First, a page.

Craft & Design

Jason has a cool item on Hackszine about lo-tek “abrasion holography:”

Typically the creation of a hologram involves lasers and various other expensive equipment and materials. William J. Beaty figured out a low-tech way to create your own holograms using a simple abrasion technique that requires only a compass and a chunk of plastic. He came across the idea while walking through a parking lot, noticing strange hand prints that seemed to float above or deep inside the surface of polished car hoods.

Abrasion Holography – Link

DIY hand-drawn holograms – Link

20 thoughts on “Hand-drawn holograms

  1. Yes, the stereo pair image is confusing – but bear in mind that it’s used here to show the depth of the image in the hologram. In other words, that’s a stereo pair of the same plate and the effect it displays when seen in person. (It’s not a joke – I’ve done this myself).

  2. Sorry for the confusion. The image in the post is a stereo image of the same chunk of plastic, taken from two different angles. If you look closely, you can see that the visible image of the cube is different from the two perspectives.

    It’s not just a viewmaster-style stereo image. It’s a legitimate holography method that just uses scratches in plastic instead of expensive laser equipment. You can actually move your head around and see “around” the side of the hologram.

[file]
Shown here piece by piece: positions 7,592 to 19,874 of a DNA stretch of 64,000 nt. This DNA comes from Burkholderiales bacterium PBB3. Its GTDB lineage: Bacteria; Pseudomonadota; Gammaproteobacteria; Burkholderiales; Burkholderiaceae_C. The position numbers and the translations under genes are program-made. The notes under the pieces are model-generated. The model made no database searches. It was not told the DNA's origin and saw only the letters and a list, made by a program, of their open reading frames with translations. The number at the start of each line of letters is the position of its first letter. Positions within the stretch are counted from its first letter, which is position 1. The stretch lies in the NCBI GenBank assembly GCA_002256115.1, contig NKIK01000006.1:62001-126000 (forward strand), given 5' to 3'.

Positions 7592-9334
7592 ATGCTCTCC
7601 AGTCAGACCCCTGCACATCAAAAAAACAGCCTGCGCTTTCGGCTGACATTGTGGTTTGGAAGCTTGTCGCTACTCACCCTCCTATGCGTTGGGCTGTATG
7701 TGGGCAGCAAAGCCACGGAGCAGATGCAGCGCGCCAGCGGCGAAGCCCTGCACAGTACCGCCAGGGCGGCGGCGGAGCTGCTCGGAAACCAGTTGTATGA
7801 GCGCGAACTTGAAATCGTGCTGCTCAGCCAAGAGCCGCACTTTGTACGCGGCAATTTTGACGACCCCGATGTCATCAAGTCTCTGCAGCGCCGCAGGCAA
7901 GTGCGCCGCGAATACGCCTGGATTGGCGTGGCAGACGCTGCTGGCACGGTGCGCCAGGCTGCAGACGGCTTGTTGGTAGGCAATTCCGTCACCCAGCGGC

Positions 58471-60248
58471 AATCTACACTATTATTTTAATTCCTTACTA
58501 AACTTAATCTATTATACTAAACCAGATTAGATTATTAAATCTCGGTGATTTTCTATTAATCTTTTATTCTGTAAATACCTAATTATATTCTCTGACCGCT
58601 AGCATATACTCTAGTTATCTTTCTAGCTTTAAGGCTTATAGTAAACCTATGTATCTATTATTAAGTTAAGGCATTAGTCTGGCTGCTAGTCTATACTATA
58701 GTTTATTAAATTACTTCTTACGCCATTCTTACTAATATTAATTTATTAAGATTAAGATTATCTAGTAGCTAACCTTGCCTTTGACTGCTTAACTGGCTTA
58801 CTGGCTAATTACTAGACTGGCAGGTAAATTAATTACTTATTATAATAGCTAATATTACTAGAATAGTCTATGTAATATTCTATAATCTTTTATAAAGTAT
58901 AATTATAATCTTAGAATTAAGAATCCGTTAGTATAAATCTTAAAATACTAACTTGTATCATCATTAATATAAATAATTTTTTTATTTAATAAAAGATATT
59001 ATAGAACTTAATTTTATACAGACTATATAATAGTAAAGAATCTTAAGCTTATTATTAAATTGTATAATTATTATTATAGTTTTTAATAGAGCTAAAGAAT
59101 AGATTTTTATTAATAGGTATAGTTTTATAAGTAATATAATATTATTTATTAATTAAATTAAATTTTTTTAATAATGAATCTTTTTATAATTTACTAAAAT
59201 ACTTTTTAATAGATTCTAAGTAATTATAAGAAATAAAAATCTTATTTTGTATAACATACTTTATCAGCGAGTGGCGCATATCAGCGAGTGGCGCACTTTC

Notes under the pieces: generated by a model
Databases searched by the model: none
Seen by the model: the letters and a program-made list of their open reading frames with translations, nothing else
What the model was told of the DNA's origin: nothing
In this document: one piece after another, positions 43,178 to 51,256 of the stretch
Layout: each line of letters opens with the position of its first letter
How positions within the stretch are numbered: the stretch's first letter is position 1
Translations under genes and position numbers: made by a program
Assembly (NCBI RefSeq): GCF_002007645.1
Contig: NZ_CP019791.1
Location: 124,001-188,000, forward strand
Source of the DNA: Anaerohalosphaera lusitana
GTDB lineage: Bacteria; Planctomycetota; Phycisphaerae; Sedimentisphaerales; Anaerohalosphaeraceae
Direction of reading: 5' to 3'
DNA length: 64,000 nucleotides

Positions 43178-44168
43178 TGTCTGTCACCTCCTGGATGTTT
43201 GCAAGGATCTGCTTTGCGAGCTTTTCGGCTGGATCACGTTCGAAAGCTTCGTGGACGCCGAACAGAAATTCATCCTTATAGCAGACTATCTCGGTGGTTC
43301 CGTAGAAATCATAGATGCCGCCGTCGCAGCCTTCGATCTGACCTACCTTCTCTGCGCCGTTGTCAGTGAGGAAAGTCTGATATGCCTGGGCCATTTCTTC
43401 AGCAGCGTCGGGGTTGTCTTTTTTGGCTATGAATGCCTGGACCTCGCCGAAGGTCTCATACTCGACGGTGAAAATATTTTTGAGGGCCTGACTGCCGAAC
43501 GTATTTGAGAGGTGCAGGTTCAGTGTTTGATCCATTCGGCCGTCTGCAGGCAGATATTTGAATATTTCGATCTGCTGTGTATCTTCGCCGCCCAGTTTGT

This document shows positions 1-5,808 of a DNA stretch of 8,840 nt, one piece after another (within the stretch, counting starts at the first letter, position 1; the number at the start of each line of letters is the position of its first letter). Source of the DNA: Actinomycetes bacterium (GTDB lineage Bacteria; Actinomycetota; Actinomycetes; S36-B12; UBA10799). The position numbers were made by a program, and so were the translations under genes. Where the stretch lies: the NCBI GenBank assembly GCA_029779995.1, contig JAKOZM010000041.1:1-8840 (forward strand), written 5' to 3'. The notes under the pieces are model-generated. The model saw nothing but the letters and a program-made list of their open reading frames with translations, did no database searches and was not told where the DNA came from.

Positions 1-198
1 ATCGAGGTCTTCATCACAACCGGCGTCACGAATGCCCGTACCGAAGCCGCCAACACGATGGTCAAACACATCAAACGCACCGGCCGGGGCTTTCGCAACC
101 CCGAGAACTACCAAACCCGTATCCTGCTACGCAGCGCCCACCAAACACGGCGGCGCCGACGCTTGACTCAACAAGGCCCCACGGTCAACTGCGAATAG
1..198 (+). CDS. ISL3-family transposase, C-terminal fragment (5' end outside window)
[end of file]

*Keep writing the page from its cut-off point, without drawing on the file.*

3. John, maybe if you’d stop wallowing in your own ignorance and read the article we’d be spared reading the garbage you spew.

    Jason, there was no confusion in the post. There’s just too many idiots who assume the wrong thing and post based on their wrong assumption rather than actually reading.

  4. > This is just crying out for someone to generate complex pictures using CNC.

    The scratches must be almost perfectly smooth with no jaggies at all. Normal CNC doesn’t work, but a couple months ago Evan at found that “drag engraving” does reduce the jaggies enough, see:

    > This looks really cool. I’d like to see a video of the process & the resulting image though!

    Lol, I was finally going to do a video just last weekend, but it rained the whole time. These look great in direct sunlight, poor under most light sources except high-power pin spots.

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Gareth Branwyn is a freelance writer and the former Editorial Director of Maker Media. He is the author or editor of over a dozen books on technology, DIY, and geek culture. He is currently a contributor to Boing Boing, Wink Books, and Wink Fun. And he has a new best-of writing collection and “lazy man’s memoir,” called Borg Like Me.

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